Thursday, August 20, 2009

"But when I start to tell them, they think I'm telling lies..."

I'm in the middle of week four, now, of a twelve-week quarter. Tuesday we discussed literary devices and poems by Maya Angelou, Langston Hughes, Dylan Thomas, and Robert Frost. The poetry lesson is a brief reprise from comma splices, organization, and logical fallacies, and we do these on the same day we discuss word choice and exact language. Poetry is the best words in the best order, I reiterate.

From "Phenomenal Woman": Pretty women wonder where my secret lies...

From "Dream Deferred": Does it dry up / Like a raisin in the sun?

From "Do Not Go Gentle into that Bright Night": Rage, rage against the dying of the light.

From "The Road Not Taken": Yet knowing how way leads on to way / I doubted if I should ever come back.

Each of these poems, so easily accessible regardless of your prior knowledge of the poet or poetry in general, illustrate that concept: best words, best order. Whether it's a very formal poem, like Frost's ABAAB, ABAAB, or Thomas' Villanelle, or it's a free form poem, without prescribed line length or rhyme, you can't imagine the words in any other order.

Speaking of word order, according to a book I've been reading, there are five basic definitions of grammar: the first is our internalized knowledge about word order and placement, allowing us to speak and write with fluency, without pausing and thinking between words; the second is "scientific attempts to understand and describe" those internalized rules; the third is "the grammar of linguistic etiquette," using standard English as opposed to so-called "bad grammar"; the fourth is the grammar we associate with middle school, learning about phrases and clauses, subjects and verbs; finally is the fifth type, stylistic grammar, concerned about "language beyond the sentence level" (think Zinsser's "On Writing Well," or me, railing against passive voice).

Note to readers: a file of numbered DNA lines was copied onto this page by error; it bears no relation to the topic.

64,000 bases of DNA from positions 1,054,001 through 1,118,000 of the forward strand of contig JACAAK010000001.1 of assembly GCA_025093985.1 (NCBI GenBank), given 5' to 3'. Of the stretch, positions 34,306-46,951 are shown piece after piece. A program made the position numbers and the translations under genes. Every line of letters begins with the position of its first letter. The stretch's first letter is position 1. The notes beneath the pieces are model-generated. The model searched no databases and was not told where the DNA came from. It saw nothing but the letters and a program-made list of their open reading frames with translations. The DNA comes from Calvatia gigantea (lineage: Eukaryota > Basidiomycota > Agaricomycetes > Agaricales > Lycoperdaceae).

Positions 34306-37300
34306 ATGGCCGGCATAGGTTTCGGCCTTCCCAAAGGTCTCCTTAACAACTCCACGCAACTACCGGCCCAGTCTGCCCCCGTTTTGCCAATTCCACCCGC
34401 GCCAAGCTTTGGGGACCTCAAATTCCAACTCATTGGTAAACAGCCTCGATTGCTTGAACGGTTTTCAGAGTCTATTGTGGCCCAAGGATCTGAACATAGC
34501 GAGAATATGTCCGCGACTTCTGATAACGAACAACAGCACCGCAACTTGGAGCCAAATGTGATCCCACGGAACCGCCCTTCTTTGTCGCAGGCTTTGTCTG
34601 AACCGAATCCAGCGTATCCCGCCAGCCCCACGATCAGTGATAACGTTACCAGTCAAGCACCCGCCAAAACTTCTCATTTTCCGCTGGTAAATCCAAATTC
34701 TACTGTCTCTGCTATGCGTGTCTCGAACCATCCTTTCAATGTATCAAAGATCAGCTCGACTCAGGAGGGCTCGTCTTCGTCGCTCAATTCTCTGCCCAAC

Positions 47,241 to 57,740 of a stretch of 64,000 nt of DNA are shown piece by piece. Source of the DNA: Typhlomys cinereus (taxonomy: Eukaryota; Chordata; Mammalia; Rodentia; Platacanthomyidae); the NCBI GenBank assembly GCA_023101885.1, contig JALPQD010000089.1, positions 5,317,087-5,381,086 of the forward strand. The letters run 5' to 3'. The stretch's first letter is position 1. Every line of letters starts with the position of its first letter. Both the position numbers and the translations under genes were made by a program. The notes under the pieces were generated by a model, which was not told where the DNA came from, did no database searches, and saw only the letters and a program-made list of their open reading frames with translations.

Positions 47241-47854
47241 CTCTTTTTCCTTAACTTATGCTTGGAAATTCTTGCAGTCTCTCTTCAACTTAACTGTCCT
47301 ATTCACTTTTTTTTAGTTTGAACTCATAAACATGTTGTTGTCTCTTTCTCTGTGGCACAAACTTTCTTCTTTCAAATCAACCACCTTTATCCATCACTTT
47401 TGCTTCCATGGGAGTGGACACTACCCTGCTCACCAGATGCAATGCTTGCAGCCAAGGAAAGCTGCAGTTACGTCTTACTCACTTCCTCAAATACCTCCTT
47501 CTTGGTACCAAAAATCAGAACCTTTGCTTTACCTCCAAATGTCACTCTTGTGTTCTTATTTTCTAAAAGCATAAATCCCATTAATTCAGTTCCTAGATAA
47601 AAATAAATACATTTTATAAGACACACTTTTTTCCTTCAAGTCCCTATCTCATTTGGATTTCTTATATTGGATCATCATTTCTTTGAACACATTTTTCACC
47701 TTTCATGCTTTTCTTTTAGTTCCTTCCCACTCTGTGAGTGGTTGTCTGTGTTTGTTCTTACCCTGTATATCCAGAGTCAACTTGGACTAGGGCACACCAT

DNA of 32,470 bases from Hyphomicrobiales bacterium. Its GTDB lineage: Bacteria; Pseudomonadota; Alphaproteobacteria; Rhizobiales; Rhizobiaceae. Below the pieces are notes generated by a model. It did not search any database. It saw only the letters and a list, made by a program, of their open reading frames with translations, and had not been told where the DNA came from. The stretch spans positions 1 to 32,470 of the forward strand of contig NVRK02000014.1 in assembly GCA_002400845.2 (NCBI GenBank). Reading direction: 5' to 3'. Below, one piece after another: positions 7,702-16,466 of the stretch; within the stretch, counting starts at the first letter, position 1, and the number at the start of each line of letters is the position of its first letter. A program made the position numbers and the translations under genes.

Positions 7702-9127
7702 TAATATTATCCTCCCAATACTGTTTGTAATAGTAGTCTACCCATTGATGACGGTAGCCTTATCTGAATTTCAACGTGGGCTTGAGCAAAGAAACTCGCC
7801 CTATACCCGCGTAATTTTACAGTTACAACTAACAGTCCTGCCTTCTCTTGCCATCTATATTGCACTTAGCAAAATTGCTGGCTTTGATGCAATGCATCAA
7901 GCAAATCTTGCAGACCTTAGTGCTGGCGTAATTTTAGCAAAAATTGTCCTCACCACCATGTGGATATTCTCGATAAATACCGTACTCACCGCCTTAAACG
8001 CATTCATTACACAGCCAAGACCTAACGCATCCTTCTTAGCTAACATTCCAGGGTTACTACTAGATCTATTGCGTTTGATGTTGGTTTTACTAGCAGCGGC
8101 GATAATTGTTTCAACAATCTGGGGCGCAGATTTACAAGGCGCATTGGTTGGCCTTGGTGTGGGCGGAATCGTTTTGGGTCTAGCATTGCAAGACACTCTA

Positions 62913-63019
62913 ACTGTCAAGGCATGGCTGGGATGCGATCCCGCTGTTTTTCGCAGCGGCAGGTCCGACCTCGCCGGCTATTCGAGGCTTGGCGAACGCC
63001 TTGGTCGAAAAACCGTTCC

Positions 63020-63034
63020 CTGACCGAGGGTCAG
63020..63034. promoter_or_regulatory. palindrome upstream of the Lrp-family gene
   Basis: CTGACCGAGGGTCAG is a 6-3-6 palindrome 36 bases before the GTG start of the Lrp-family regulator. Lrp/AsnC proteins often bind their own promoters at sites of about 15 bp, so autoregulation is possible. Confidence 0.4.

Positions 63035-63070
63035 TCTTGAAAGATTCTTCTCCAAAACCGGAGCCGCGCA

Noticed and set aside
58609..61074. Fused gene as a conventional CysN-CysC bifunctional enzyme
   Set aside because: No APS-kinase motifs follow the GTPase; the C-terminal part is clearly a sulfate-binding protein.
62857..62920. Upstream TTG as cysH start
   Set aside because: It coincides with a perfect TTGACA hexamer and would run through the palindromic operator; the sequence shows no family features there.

The book points out that knowledge of #2 and #4 doesn't necessarily translate to better #1. I hesitate spending so much time on it: grammar, sentence structure, and style. But then again, this is something I can explicitly, unambiguously teach. These are the rules, and this is when it's important to apply them. Only the past couple of quarters have I realized and articulated that following #3 and #5 depends on the purpose of the writing; the audience. But, I say, language is power. You're judged and classified by language, for better or for worse. Play the game. Master the game.

Oh, the power of story. I love good stories: Actions, personality traits, exchanges of dialogue, all pulled together in a narrative strand.

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